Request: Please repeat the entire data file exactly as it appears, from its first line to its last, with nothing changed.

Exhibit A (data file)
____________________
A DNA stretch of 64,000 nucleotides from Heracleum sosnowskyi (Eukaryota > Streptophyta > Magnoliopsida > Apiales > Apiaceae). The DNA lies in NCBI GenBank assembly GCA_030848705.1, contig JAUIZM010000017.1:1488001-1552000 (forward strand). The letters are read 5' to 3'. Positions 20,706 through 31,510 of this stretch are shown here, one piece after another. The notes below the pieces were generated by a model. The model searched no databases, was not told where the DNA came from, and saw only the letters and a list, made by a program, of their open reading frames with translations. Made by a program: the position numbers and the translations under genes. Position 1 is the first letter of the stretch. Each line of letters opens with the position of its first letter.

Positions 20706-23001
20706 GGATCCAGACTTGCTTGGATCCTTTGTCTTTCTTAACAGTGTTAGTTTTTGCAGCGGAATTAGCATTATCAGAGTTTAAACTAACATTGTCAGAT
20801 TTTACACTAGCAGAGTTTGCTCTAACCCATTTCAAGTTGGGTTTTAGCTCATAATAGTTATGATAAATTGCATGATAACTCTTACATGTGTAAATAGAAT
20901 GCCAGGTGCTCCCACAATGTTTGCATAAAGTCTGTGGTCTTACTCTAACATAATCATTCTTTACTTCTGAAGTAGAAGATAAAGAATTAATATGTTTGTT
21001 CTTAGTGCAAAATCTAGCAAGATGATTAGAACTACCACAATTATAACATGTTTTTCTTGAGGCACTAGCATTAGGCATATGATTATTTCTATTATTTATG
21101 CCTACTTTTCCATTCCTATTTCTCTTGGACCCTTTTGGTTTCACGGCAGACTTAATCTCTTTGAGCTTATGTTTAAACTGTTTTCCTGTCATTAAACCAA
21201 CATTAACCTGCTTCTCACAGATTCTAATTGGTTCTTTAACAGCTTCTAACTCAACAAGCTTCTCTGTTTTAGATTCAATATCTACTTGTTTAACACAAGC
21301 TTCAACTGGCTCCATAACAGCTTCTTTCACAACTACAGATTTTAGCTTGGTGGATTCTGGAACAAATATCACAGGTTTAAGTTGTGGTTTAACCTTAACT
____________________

A DNA stretch of 64,000 nucleotides from Heracleum sosnowskyi (Eukaryota > Streptophyta > Magnoliopsida > Apiales > Apiaceae). The DNA lies in NCBI GenBank assembly GCA_030848705.1, contig JAUIZM010000017.1:1488001-1552000 (forward strand). The letters are read 5' to 3'. Positions 20,706 through 31,510 of this stretch are shown here, one piece after another. The notes below the pieces were generated by a model. The model searched no databases, was not told where the DNA came from, and saw only the letters and a list, made by a program, of their open reading frames with translations. Made by a program: the position numbers and the translations under genes. Position 1 is the first letter of the stretch. Each line of letters opens with the position of its first letter.

Positions 20706-23001
20706 GGATCCAGACTTGCTTGGATCCTTTGTCTTTCTTAACAGTGTTAGTTTTTGCAGCGGAATTAGCATTATCAGAGTTTAAACTAACATTGTCAGAT
20801 TTTACACTAGCAGAGTTTGCTCTAACCCATTTCAAGTTGGGTTTTAGCTCATAATAGTTATGATAAATTGCATGATAACTCTTACATGTGTAAATAGAAT
20901 GCCAGGTGCTCCCACAATGTTTGCATAAAGTCTGTGGTCTTACTCTAACATAATCATTCTTTACTTCTGAAGTAGAAGATAAAGAATTAATATGTTTGTT
21001 CTTAGTGCAAAATCTAGCAAGATGATTAGAACTACCACAATTATAACATGTTTTTCTTGAGGCACTAGCATTAGGCATATGATTATTTCTATTATTTATG
21101 CCTACTTTTCCATTCCTATTTCTCTTGGACCCTTTTGGTTTCACGGCAGACTTAATCTCTTTGAGCTTATGTTTAAACTGTTTTCCTGTCATTAAACCAA
21201 CATTAACCTGCTTCTCACAGATTCTAATTGGTTCTTTAACAGCTTCTAACTCAACAAGCTTCTCTGTTTTAGATTCAATATCTACTTGTTTAACACAAGC
21301 TTCAACTGGCTCCATAACAGCTTCTTTCACAACTACAGATTTTAGCTTGGTGGATTCTGGAACAAATATCACAGGTTTAAGTTGTGGTTTAACCTTAACT